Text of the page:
Statistics On-Line Database presents information on transportation and transportation-related activities among Canada, the United States and Mexico, both within individual countries and between the countries. This database, presented in French, English, and Spanish is, accessible in table and time series formats, and covers twelve thematic areas, including transportation and the economy, transportation safety, transportation’s impact on energy and the environment, passenger and freight activity, and transportation and trade.
This On-Line Database currently contains 39 tables with additions planned for the future. Data in table or time series format can be printed or downloaded for further processing and analysis. For most tables, data are available for 1990 and 1995 to 2014. The data will be updated on a regular basis, thus a few tables may contain more recent data.
The On-Line Database updates a subset of tables and figures from the North American Transportation in Figures report published in 2000:
North American Transportation in Figures examines transportation and transportation-related passenger, freight, economic, safety, energy, environmental and demographic statistics relating to Canada, Mexico and the United States.
The On-Line Database and the Figures report are products of the North American Transportation Statistics working group within the North American Transportation Statistics Interchange, a trilateral initiative among the transportation and statistical agencies of Canada, the United States and Mexico. Underway since 1991, the Interchange provides a forum for the exchange of information and for the discussion of topics and issues related to transportation statistics among the participating countries.
Who are we?
The primary participating agencies include Statistics Canada and Transport Canada from Canada; the Secretaría de Comunicaciones y Transportes (SCT) (Ministry of Communications and Transportation), the Instituto Mexicano del Transporte (IMT) (Mexican Institute of Transportation) and the Instituto Nacional de Estadística y Geografía (INEGI) (National Institute of Statistics and Geography) from Mexico; and the Bureau of Transportation Statistics (BTS) and the U.S. Census Bureau from the United States. Other agencies throughout the three countries participate and provide data and expertise.
Major objectives of the North American Transportation Statistics working group are to: (a) identify key information that will help provide a comprehensive view of transportation in North America, (b) characterize transportation activity and impacts across and between Canada, Mexico and the United States, (c) reveal specific data comparability differences among countries, (d) identify data and information gaps and (e) begin discussions for reducing comparability differences and data gaps through cooperative activities.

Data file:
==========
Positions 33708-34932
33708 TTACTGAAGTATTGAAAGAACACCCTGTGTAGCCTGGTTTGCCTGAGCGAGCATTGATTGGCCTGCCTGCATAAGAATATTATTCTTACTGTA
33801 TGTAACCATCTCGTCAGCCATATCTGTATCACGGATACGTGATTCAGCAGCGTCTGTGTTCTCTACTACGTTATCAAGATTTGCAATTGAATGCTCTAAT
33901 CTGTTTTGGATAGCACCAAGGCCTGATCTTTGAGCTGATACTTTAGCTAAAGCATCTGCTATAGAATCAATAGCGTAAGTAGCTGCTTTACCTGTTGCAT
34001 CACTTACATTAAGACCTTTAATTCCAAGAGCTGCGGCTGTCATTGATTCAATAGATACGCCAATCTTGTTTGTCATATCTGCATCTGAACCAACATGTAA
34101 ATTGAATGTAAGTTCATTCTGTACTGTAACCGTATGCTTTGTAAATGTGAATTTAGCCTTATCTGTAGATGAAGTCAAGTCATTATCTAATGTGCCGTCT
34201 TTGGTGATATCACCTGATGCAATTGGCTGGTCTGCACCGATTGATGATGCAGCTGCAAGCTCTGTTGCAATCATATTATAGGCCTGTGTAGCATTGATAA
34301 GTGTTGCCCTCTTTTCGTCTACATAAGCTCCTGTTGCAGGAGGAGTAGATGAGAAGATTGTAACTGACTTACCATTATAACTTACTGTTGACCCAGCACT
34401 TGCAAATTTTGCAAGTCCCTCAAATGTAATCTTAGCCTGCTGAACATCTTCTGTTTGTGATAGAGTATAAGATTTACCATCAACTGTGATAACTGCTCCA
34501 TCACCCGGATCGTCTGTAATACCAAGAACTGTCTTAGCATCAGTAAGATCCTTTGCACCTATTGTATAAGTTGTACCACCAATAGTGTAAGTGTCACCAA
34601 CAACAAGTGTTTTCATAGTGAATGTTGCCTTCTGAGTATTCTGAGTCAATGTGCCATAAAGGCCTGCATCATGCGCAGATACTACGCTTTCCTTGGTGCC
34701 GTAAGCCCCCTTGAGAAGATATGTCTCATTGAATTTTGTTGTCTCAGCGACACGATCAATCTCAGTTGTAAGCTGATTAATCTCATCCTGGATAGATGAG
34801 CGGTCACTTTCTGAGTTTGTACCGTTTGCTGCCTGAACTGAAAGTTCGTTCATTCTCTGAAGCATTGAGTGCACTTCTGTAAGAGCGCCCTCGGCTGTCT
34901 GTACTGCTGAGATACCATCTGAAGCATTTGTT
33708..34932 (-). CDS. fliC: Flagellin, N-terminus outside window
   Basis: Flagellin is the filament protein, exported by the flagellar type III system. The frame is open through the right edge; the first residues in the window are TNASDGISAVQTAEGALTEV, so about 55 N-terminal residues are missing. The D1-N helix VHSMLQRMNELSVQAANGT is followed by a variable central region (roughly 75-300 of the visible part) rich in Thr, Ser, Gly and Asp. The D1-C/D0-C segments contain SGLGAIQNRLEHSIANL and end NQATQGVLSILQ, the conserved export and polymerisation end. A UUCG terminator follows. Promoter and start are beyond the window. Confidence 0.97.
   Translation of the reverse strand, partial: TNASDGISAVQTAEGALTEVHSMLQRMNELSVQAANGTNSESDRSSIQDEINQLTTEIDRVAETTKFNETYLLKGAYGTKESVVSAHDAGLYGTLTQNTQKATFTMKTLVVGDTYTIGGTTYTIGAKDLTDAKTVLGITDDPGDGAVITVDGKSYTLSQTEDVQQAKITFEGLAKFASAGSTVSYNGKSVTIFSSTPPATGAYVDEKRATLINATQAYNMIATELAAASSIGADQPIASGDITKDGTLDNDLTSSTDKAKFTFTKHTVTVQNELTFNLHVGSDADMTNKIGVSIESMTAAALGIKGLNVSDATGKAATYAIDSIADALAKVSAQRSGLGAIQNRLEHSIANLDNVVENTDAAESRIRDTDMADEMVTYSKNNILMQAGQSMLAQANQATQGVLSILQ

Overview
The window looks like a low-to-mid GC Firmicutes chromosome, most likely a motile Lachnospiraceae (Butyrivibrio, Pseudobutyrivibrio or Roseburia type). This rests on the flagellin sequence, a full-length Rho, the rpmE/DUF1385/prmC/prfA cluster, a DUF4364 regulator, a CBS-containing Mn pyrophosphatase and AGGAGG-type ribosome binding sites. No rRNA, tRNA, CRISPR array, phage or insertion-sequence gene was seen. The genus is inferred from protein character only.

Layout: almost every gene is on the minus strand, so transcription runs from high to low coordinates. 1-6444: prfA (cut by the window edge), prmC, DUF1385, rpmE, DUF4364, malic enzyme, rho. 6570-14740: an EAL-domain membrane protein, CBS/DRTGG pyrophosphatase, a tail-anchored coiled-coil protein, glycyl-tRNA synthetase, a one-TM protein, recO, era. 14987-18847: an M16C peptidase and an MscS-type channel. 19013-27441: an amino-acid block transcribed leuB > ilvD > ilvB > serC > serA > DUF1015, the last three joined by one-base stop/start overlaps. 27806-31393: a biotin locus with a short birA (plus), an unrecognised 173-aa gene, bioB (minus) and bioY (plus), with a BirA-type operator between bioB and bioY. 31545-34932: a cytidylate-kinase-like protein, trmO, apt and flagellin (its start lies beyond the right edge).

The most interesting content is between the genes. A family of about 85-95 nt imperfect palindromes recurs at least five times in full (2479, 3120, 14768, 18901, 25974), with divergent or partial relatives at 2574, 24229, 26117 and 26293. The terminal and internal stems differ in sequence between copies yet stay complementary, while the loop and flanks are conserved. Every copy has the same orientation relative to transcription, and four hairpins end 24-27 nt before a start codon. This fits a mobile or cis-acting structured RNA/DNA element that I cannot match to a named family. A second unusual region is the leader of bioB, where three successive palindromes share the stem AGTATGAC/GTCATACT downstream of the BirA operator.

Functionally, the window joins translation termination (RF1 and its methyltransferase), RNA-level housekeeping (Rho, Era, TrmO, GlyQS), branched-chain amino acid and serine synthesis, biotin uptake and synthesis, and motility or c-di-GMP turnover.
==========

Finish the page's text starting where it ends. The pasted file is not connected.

Why a database on North American Transportation Statistics?
The need for North American Transportation Statistics reflects the increase in global economic growth and greater integration of trade, finance and manufacturing in recent decades. Transportation is vital in the changing global economy, linking people and places, businesses and consumers, facilitating trade and tourism, and contributing to economic development. The North American experience mirrors these worldwide trends. Reduced trade barriers and increased personal mobility have created a heightened need for information on transportation infrastructure and services among Canada, the United States, and Mexico. While the positive contributions of transportation to the national economies and to the daily life of people everywhere are important, transportation also has adverse impacts. Transportation accidents are a major cause of death and injury every year in North America. Transportation consumes significant amounts of energy, mainly derived from petroleum and also contributes to environmental problems.
The On-Line Database provides for the first time a central web based source for North American transportation statistics for all three countries on common subjects. The working group members evaluate each table for data comparability and note all definitional differences among the three countries. Accurate data, comparable across modes and countries, is important to understand changes in dynamic transportation markets; to evaluate transportation benefits and impacts; and to support critical decision-making in the public and private sectors.